Why am I interjecting this? Because even though much of our knowledge concerning first century Gnosticism comes from the writings of the early church fathers and while they railed against Gnosticism, they themselves were also Gnostics. However, in the process of railing against Gnosticism, they confirm unequivocally that John’s letter addressed the Gnosticism of their day; it just wasn’t the Gnosticism that they preferred.

And by the way, according to some church fathers, John was addressing a Gnostic named Cerinthus who was a contemporary of John and a personal nemesis.

Cerinthus was a gnostic and to some, an early Christian, who was prominent as a heresiarch in the view of the early Church Fathers. Contrary to proto-orthodox Christianity, Cerinthus’s school followed the Jewish law, used the Gospel according to the Hebrews, denied that the Supreme God had made the physical world, and denied the divinity of Jesus. In Cerinthus’ interpretation, the Christ came to Jesus at baptism, guided him in his ministry, but left him at the crucifixion.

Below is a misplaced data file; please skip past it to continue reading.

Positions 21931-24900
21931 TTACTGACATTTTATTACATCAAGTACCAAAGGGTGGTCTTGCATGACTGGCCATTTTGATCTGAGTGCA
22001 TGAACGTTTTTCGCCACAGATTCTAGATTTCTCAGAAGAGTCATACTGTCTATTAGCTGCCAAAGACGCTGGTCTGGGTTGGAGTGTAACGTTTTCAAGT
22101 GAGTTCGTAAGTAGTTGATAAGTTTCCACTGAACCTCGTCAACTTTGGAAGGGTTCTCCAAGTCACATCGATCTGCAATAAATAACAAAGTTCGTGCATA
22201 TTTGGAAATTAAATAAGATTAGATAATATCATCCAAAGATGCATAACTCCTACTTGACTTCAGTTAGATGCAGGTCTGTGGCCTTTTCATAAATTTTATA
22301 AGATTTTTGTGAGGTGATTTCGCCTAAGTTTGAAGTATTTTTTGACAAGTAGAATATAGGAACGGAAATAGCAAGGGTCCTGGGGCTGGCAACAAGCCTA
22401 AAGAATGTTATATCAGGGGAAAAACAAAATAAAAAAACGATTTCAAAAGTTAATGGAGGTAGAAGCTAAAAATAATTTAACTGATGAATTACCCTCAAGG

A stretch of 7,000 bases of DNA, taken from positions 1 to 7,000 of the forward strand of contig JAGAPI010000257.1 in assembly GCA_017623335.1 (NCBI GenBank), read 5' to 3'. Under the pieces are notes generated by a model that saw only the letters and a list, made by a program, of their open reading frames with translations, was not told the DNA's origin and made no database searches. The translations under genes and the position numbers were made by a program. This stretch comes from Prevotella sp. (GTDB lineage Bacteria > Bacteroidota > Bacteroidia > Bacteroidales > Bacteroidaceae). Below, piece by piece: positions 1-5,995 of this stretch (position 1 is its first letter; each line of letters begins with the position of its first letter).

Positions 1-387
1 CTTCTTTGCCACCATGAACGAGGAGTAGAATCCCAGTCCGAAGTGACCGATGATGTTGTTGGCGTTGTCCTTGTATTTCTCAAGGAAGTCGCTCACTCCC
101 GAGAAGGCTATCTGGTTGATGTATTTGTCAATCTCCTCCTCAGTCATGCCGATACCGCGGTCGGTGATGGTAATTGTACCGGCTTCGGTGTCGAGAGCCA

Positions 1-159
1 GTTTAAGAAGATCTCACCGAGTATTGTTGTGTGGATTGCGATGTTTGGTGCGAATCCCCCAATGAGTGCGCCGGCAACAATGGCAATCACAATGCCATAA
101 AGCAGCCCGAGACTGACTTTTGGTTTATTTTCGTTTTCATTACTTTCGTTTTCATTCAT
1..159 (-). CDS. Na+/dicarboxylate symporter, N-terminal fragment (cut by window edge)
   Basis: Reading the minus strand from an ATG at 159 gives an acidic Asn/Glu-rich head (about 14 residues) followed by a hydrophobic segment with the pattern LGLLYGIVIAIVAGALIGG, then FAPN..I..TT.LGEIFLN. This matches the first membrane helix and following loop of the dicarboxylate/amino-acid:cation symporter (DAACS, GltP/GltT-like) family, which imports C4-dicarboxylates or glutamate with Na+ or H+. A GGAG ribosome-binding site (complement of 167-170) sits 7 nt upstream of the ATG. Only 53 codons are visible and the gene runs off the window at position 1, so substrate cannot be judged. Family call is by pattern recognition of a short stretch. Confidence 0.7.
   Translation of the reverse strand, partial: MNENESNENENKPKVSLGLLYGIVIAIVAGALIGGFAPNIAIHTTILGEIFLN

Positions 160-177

He taught that Jesus would establish a thousand-year reign of sensuous pleasure after the Second Coming but before the General Resurrection, a view that was declared heretical by the Council of Nicaea. Cerinthus used a version of the gospel of Matthew as scripture.

Cerinthus taught at a time when Christianity’s relation to Judaism and to Greek philosophy had not yet been clearly defined. In his association with the Jewish law and his modest assessment of Jesus, he was similar to the Ebionites and to other Jewish Christians. In defining the world’s creator as the demiurge, he emulated Platonic philosophy and anticipated the Gnostics.